How to be a confident decision-maker

High levels of change and ambiguity usually mean lots of decisions need to be made. This can feel daunting when you are guiding your organisation or team through the fog.

Go to the profile of Ella Overshott
Mar 08, 2019
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Just the word decision sounds so final, as though once made it cannot be undone and you’re stuck with the consequences for good. Being a great decision-maker is seen as an important quality in leaders so the pressure can really pile on in fast-changing, uncertain environments.

Reflecting for a minute on what a decision actually is, can be liberating in itself:

The Oxford dictionary defines a decision as “a conclusion or resolution after consideration” – now that doesn’t sound quite so set in stone.

The Cambridge dictionary defines a decision as “a choice that you make about something after thinking about several possibilities” – now that sounds even more appealing – this is about choosing something now, given what I know, and I can make a new choice if and when more information turns up or something happens that isn’t what I expected.

Good decision-making is usually thought of in terms of our cognitive ability, our IQ. But there is another crucial aspect of good decision-making and that is our emotional intelligence (EQ). EQ is about our ability to be aware of our emotions, assumptions, beliefs, those of other people and then being able to flex our behaviours to reach the best possible outcome.

The good news is that in contrast to IQ we can develop our EQ over time and this has proven to be crucial in high change environments. The EQi 2.0 assessment developed by Psysoft breaks decision-making down into three areas

                    Problem Solving – the ability to find solutions when emotions are involved

                    Reality Testing – the ability to see things as they really are

                    Impulse Control – the ability to resist or delay impulse to act

So how can you become a confident decision-maker when the stakes feel high?

1.   Re-frame it as a choice

Remember that making a decision is simply making a choice, after considering possibilities. Often you can change course or take additional actions at a later stage when you have more information. This does not make you indecisive, it makes you adaptable!

2.   Be aware of what you really want

Be totally honest with yourself about your motivations. What is it that you really want to achieve by making the decision? If you could have anything happen, what would it be?

3.   Criteria that matter

Write down the different factors that are important to consider when making the decision. There will be some tangible ones like cost, time, resources but consider other factors that may be just as important if not more so such as wellbeing, impact on other people.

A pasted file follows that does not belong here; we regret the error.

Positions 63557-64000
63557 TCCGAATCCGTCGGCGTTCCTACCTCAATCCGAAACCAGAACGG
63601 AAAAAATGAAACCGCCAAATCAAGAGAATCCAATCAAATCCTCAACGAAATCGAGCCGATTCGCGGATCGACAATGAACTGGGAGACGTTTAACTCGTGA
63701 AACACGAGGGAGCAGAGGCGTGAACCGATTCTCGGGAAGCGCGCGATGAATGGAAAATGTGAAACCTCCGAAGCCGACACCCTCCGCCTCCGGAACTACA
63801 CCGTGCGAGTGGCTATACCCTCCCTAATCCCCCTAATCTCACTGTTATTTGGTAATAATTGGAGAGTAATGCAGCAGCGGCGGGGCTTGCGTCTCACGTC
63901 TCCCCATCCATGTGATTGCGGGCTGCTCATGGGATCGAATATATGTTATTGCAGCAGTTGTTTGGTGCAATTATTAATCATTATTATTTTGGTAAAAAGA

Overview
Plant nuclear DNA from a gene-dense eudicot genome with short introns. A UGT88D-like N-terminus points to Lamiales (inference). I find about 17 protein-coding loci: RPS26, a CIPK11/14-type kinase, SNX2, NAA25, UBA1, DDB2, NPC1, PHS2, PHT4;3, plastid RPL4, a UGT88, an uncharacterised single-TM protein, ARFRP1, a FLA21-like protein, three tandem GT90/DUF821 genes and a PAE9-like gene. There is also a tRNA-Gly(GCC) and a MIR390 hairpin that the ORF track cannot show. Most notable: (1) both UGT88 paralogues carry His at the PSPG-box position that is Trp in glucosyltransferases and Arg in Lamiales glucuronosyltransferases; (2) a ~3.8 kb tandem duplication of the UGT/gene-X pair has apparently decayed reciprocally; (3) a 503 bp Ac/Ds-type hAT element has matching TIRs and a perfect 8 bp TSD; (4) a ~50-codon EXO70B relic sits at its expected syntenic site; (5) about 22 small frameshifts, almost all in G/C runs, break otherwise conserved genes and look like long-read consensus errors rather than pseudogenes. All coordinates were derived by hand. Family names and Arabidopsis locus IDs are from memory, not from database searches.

4.   List all the possibilities

To make good decisions it’s important to surface all the possibilities, not just the obvious ones. This is usually done most easily with at least one other person, ideally someone who brings a different perspective from your own. In business it’s wise, wherever possible, to include some people who will be impacted by your decision.

5.   Name your emotions

This is a step that is usually missed. Acknowledging your emotions that are triggered by the different possibilities helps surface any biases you have. This is where truly emotionally intelligent decision-making starts to happen.

6.   Reality test

Depending on what comes up for you, reality testing is then a helpful step to check-out your assumptions and beliefs about the different possibilities. Again it’s best to involve other people at this stage including someone who is likely to see things differently from you.

7.   Rank them

Now you’ve got the possibilities and the facts in front of you, you can rank your options. This is particularly helpful when all of the options seem tough. Searching for the "right" decision is often futile, it's about choosing the best possible course of action. 

8.   Worst case scenario

There maybe a clear winner at this stage, but sometimes the top couple of options are looking right for all kinds of reasons but are also the most frightening. If that’s the case then playing out a worst case scenario can help engage your logical brain and settle some of the fears.

9.   Plan for it

Having played out what could go wrong you can put steps in place to minimise the chances of it happening. These can include having a review date, to sense-check whether the decision is still the best one or whether you need to take some extra actions to get the best possible outcome.

10. Make that choice

Decision made. 

Go to the profile of Ella Overshott

Ella Overshott

Director, Pecan Partnership

With over 25 years’ experience in sales and operational leadership, culture change, employee engagement and executive coaching, I bring a practicality and commercial focus to coaching. Experienced in working with high potential leaders, Executives and their teams, my approach combines big picture, forward thinking with digging deep to challenge old habits and limiting beliefs. Many of my clients are either experiencing a transition in role or are leading significant change in their organisation. As such, typical outcomes include: • Effective, productive relationships • Increased resilience and well-being • Authentic, effective leadership behaviours • Greater credibility and influence • High performing leadership teams • Shifting organisational culture and ways of working In addition to business and personal coaching accreditation, I am a practitioner in Gallup Strengthsfinder, Myers Brigg and EQi-2.0.

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